Format

Send to

Choose Destination
Psychol Trauma. 2019 Jul 8. doi: 10.1037/tra0000490. [Epub ahead of print]

The moderating effect of psychological flexibility on event centrality in determining trauma outcomes.

Author information

1
South Central Mental Illness Research, Education, and Clinical Center (virtual center), Michael E. DeBakey VA Medical Center.
2
Department of Psychology, Minnesota State University.
3
Department of Psychology, Northern Illinois University.

Abstract

OBJECTIVE:

Emerging research shows that event centrality, or the degree to which trauma is perceived as integral to one's worldviews and personal identity, has a substantial impact on trauma recovery. Given that high centrality fosters both distress and growth, additional research on potential moderators that could better distinguish the course of adjustment is needed. This study examined whether differences in psychological flexibility (or the ability to persist in a behavior despite urges to do otherwise) impacted posttraumatic stress symptoms (PTS) and perceived posttraumatic growth (PTG) as event centrality increased.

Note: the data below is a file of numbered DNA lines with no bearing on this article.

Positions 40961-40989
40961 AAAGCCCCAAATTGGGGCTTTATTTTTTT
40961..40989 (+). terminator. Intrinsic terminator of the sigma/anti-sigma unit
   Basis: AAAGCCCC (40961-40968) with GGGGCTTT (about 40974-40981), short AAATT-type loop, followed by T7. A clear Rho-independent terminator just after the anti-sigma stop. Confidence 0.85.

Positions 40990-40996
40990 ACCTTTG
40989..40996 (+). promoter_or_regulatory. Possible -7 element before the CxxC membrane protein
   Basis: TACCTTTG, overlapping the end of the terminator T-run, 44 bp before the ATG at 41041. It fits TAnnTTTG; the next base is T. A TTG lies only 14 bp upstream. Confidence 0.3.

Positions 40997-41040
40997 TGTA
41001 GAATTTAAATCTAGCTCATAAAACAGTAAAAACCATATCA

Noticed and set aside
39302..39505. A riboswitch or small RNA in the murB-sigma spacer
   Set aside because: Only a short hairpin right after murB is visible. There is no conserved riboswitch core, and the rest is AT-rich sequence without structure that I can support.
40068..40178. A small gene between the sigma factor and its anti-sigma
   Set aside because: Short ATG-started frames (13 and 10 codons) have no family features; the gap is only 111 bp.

METHOD:

One-hundred and 25 college students (52% female) with a history of trauma exposure were recruited from a large Midwestern university. Participants completed an electronic survey for course credit.

RESULTS:

There was a significant interaction between event centrality and psychological flexibility on PTS severity (B = 2.10, p = .003). A simple slopes analysis revealed that low psychological flexibility was associated with greater PTS severity as event centrality increased. Although event centrality and psychological flexibility independently predicted perceived PTG, no interaction effect was observed (B = -4.68, p = .080).

CONCLUSION:

This suggests that while differences in psychological flexibility may influence PTS severity following highly centralized traumatic experiences it has a more complicated relationship with perceived PTG that requires further investigation. Clinical implications are discussed. (PsycINFO Database Record (c) 2019 APA, all rights reserved).

PMID:
31282720
DOI:
10.1037/tra0000490

Supplemental Content

Loading ...
Support Center